Clinton, who left Washington on Saturday, will meet up in the week ahead with Defense Secretary Robert Gates in South Korea, where tensions with the communist North have risen after the sinking of a South Korean warship that was blamed on the North.

She will finish her trip in Vietnam for discussions with regional leaders. Among the topics will be the upcoming elections in Myanmar.

At the Kabul conference, she will renew Washington's commitment to support Afghan President Hamid Karzai's government, but press him to follow through on reform pledges he made earlier this year.

Richard Holbrooke, President Barack Obama's special representative for Afghanistan and Pakistan, has said the conference "will be a very important international demonstration of support" for Karzai and his administration.

But Holbrooke acknowledges concerns that the war and the reconstruction effort are not going as hoped or planned.

He told Congress this past week that "there are significant elements of movement forward in many areas, but I do not yet see a definitive turning point in either direction."

Last month was the deadliest of the war for international forces: 103 coalition troops were killed, despite the infusion of tens of thousands of new U.S. troops. So far in July, 54 international troops have died, 39 of them American. An American service member was killed by a blast in eastern Afghanistan on Saturday, and an American died in a blast in the south on Friday.

International troops working with Afghan forces say they have killed or captured dozens of senior insurgent figures since April as they aggressively step up operations against the Taliban leadership. But those successes haven't slowed the pace of militant attacks, which continue daily, killing dozens of people each month.

The administration has said it will review its Afghan strategy at year's end. The slow progress against the Taliban and the disruptive effects of the firing of the outspoken American commander there last month, have led to a growing unease among many in Congress, including leading members of Obama's own party.

Sen. John Kerry, D-Mass., chairman of the Senate Foreign Relations Committee, said it's not clear that the administration has a solid strategy for prevailing. The committee's top Republican, Sen. Richard Lugar of Indiana, decried "a lack of clarity" about U.S. war goals.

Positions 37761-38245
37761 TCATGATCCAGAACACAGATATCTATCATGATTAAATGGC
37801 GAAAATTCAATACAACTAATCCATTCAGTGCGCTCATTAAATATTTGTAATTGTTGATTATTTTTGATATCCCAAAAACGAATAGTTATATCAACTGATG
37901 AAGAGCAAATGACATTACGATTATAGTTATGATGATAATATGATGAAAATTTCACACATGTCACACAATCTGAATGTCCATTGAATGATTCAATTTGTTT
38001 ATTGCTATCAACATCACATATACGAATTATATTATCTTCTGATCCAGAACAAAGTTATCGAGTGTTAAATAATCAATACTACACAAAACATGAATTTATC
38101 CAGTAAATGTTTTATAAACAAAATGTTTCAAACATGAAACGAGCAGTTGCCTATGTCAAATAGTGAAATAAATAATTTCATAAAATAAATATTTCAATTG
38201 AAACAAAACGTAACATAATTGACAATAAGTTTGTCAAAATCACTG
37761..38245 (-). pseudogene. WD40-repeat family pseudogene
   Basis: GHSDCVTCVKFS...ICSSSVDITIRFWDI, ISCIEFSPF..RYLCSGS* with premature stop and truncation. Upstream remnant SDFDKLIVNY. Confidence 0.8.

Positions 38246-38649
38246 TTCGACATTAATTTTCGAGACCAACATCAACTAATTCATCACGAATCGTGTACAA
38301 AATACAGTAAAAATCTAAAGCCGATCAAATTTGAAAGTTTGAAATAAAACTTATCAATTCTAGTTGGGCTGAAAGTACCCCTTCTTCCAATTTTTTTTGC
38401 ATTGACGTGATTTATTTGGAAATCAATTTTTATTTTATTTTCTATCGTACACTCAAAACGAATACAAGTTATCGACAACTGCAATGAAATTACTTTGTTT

Sen. Carl Levin, D-Mich., who leads the Senate Armed Services Committee, has said that while there remains "solid support" for the war among Democrats, "there's also the beginnings of fraying of that support."

In the House, Rep. Nita Lowey, D-N.Y., has put a hold on nearly $4 billion in assistance to Afghanistan, demanding that allegations of corruption be addressed and that the Afghan government be held accountable.***


3639  Politics, Religion, Science, Culture and Humanities / Politics & Religion / Krauthammer: don't underestimate Obama on: July 16, 2010, 03:42:19 PM
I don't agree with Charles on this one.  He gives Bamster way too much credit comparing him to Reagan with regards to accomplishments in putting into law their ideologies.  Reagan never had majorities in either houses (I don't think).  Bamster started out with super majorities in both.  They barely could squeek out legislation despite having big majorities.  It is overrated to state Bamster got the legislation through.  No one was listening to him later in the discourse.  No one is listening to him now.  Additionally, Bamster has an adoring media, and of course the liberal academia.  Reagan never had this.  Reagan got his policies through despite these oppositions. With Bamster the policies got through despite his failures.  Once Bamster has one or both houses against him he will fold.  I do agree though that great damage is already done and will be hard if at all possible to reverse once we trun back Bamsterism.  It doesn't help that Bamster was lucky to have the opportunity to pick two Justices already in his first term.